A New Financial Normal

By Ande Frazier & ForbesBooks | Forbes | July 19, 2021

Anytime there is a drastic change in your life, good or bad, things can feel like they are coming at you a mile a minute. When you are in the thick of an event like this, you are just trying to get through each minute the best you can. Whether it is accepting a new person into your life through a new relationship, birth, adoption, marriage or partnership; or having someone exit your life through the dissolution of a relationship or a death, the trauma of that event can cause disruption. In your return to some sense of normalcy, you may not be thinking about your money and what steps you need to take to make adjustments to your financial affairs. The lack of paying attention to these things can end up creating a mess for you and your loved ones later on. Here are some tips to make sure you don’t move forward without addressing these important issues.

Review all financial and legal documents. This includes advanced directives, power of attorney documents, a will and any beneficiary designations on life insurance, IRA’s, annuities, or retirement plans. Is there an ex-spouse you need to remove? Are you required to keep them on per a divorce decree? Is there a new person that should be added or included? If your children are of legal age, perhaps they don’t need a guardian as indicated in an earlier version of your will. If they are still young, have you indicated a primary and alternative guardian for their care in the event you are not able to? What about the financial resources for those guardians? Perhaps you have several versions of a will, due to previous changing circumstances. Making sure the old copies are destroyed and replaced with a current will is critical to a smooth probate process for your loved ones.

And then, there are those financial accounts. Do you have joint accounts with a deceased loved one? If so, removing their name may feel like a gut punch, but not removing them may prevent you from obtaining funds when needed. Many financial institutions will not let you set up automatic deposits into a joint account without the signatures of both account holders. This can be problematic if one is deceased. In addition, with the increase of identity theft, not removing them can leave you and their identity vulnerable. This includes investment accounts, savings, and checking accounts.

Doing a thorough financial review of your credit card statements, automatic payments, and insurance is also important coming out of a big change. Are there things you can eliminate to free up much needed cash? Are there new expenses you haven’t considered that have to be accounted for? Developing a new spending plan with all the new considerations can help you as you settle into this new way of life.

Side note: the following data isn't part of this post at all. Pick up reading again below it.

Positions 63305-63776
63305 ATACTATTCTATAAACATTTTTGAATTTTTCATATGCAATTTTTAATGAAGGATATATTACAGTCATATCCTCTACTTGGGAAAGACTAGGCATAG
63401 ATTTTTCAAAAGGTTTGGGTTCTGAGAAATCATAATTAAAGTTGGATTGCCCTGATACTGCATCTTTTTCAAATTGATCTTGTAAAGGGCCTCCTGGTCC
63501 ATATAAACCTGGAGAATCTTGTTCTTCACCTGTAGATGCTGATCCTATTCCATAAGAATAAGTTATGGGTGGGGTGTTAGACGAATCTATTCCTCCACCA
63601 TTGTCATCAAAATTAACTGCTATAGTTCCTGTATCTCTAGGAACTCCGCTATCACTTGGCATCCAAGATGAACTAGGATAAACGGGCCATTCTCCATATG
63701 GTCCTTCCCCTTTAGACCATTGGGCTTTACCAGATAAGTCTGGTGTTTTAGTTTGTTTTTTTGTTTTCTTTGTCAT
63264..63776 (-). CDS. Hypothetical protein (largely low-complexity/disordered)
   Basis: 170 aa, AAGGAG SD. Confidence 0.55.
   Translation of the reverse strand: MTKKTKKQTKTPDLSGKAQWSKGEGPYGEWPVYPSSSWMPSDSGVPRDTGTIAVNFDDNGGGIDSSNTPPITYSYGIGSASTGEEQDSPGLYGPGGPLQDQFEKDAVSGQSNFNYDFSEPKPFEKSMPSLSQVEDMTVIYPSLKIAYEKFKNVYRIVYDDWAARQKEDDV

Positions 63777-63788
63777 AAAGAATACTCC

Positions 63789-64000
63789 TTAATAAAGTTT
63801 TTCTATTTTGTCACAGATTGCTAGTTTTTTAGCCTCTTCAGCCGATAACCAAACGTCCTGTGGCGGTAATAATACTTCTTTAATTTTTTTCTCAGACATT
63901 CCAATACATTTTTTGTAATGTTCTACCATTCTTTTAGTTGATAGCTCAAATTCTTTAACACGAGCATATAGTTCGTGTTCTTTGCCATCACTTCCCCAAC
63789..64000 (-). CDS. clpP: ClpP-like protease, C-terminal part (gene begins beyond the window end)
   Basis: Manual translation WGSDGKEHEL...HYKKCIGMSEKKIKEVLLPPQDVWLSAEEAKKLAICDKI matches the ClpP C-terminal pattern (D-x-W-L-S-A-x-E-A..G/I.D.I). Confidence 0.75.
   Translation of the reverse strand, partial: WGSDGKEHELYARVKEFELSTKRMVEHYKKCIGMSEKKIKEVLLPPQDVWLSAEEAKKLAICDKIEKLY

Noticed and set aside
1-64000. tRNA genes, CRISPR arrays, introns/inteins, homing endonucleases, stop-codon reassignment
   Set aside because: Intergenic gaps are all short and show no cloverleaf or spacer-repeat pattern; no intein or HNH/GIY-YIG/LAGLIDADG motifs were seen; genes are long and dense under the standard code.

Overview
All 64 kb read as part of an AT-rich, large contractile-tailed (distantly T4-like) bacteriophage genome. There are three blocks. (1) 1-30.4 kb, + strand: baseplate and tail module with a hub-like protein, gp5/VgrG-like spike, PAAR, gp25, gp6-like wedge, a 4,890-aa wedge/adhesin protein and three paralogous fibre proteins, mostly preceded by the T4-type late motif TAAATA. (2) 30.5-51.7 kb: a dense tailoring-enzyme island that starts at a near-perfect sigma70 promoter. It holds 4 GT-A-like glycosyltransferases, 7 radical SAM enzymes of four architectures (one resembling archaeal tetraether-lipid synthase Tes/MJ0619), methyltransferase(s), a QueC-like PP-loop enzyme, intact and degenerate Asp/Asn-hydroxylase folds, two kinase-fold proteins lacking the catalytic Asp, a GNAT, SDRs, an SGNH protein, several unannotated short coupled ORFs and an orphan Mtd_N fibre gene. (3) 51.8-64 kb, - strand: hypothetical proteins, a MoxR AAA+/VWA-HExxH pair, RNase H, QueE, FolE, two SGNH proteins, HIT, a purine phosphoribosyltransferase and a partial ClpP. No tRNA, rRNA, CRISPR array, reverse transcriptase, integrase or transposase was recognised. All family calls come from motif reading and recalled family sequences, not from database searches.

Finally, there are taxes. In a survey conducted by the Harris Poll in October of 2020, the findings indicated that 37% of taxpayers were not familiar with the W-4, including 11% who said they never have heard of it. A W-4 indicates how to calculate the amount of withholdings you are taking from your pay to go towards income tax. Many people never think about changing this after a big change in their lives. A divorce, for example, can mean you need to withhold more since you may be filing single rather than joint. Having your child age out might affect your taxes as well. The Tax Cuts and Jobs Act of 2017 indicated that you could claim an exemption for having dependents, but that has since been removed. The IRS now has credits that have been increased to account for this change. But these credits are subject to phase out limitations in some cases, so not everyone is eligible to take them. And to complicate matters more, the new W-4 form is different from years past, so discussing all of this with your tax preparer is a good move.

Positive or negative, life changes often take up space in our day to day lives and it’s easy to forget financial decisions while getting adjusted to your new normal. This can be a very emotional time in your life. This is why it’s beneficial to talk with a financial professional who has your best interest in mind and can look at the financial facts to help you make the best decision for your finances.

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